The bottom line here is that, for all his faults, Numan can make just two notes sound like no piece of music you've ever heard, invoking isolation and alienation with such profound conviction as to make all those other glumsters sound like twenty-four hour party wankers. In other words the proof of the pudding is in eating the thing, and in that respect, this man has a fairly astonishing track record providing you keep in mind he may not necessarily have set out to sing the song you want to hear.
Beserker emerged from the transitional period between Numan turning funky and then deciding to be Robert Palmer's Addicted to Love on Metal Rhythm - another great album, by the way. For something which sounds like it's trying quite hard to get into its own party, it's a surprisingly chilling record, particularly on Cold Warning and My Dying Machine. Lyrically it's business as usual in so much as it's anyone's guess what any of it could be about, and there's the customary selection of William Burroughs and Philip K. Dick one-liners hinting at that which Gary apparently dare not describe; but crucially, as ever, the level of obvious sincerity is terrifying, so painful you can barely look it in the eye. This is Numan's strength. Regardless of how lame he sounds, how well he measures up to your expectations, or what the blistering fuck he's talking about, he really, really means it, and that's why he sounds so great when life has been kicking you in the face for any length of time. Ironically, Bowie now sounds like his own Phil Cornwell impersonation by comparison.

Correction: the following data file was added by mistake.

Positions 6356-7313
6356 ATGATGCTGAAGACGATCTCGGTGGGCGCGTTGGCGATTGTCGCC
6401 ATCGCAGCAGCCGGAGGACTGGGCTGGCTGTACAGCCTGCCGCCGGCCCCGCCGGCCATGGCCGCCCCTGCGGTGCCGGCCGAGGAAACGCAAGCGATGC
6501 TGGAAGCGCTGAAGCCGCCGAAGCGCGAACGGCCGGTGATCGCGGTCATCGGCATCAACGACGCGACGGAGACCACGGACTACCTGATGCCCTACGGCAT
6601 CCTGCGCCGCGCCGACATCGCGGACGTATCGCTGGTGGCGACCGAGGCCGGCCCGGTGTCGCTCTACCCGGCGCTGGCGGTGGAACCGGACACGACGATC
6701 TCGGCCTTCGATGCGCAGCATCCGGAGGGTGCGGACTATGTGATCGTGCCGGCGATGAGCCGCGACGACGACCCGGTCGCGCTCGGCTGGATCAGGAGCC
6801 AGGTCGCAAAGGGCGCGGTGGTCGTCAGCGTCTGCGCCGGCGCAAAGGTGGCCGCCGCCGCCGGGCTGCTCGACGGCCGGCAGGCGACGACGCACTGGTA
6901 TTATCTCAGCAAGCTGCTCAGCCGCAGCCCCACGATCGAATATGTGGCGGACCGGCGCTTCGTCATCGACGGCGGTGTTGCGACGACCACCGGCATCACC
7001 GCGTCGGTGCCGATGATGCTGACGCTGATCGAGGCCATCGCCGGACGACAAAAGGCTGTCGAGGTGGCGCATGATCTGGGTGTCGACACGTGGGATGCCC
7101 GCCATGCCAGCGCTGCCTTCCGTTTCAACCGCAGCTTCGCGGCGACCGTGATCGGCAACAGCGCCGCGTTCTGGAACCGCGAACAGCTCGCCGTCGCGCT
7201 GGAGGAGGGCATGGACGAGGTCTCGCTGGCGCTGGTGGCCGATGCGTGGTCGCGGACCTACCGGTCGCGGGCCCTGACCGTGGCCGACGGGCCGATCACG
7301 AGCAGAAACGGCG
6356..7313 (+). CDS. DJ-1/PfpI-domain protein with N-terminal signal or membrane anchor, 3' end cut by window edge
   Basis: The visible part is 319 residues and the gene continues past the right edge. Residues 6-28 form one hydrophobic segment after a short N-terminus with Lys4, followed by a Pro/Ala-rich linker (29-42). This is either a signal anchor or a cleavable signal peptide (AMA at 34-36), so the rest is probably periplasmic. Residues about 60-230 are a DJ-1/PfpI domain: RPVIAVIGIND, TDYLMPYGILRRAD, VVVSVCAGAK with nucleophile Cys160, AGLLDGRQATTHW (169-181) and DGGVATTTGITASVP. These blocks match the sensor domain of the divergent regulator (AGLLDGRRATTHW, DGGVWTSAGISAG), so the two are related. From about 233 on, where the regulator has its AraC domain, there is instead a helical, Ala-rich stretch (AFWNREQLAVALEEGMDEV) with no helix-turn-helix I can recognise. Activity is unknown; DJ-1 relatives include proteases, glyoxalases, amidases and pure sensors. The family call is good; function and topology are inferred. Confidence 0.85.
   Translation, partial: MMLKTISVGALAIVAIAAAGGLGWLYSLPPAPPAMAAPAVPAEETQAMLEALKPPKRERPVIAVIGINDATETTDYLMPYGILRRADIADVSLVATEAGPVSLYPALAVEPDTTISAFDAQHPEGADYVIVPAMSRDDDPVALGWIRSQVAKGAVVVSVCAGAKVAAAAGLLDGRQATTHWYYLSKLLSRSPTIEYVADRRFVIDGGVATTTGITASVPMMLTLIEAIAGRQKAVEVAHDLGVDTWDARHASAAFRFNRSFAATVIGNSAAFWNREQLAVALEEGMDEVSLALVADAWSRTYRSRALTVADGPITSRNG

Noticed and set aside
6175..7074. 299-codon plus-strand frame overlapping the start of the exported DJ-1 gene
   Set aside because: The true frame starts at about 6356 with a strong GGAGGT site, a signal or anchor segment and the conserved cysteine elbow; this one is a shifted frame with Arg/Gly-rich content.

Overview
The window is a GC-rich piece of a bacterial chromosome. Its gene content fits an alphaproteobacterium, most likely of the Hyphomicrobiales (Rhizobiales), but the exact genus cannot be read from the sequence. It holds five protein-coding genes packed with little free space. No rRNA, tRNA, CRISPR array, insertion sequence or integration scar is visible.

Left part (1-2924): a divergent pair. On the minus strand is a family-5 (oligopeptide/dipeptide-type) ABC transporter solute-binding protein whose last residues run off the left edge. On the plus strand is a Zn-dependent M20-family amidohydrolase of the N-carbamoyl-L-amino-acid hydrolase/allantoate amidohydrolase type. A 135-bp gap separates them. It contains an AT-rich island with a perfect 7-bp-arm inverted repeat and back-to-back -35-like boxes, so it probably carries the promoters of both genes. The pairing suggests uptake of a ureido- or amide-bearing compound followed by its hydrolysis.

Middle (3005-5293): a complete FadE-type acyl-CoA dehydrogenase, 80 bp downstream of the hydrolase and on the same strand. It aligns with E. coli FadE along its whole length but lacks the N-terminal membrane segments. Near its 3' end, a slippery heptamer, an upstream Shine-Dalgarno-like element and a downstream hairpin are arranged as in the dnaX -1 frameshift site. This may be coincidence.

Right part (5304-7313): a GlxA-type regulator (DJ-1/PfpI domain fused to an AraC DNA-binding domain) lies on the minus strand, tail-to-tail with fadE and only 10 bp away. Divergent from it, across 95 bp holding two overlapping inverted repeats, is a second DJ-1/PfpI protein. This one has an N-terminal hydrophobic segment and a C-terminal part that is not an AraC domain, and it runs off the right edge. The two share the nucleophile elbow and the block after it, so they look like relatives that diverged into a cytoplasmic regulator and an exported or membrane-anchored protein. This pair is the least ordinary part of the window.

One day some Mojooid will mislay his copy of Exile on Main St., slap on Beserker by accident, and recognise it as the fucking cracking record it is and always has been; and then we will all be told it's okay to admit to liking Gary Numan yet again, or at least the old stuff, like the one that got sampled on that dance tune. At this juncture it may be worth noting that some of us never needed permission.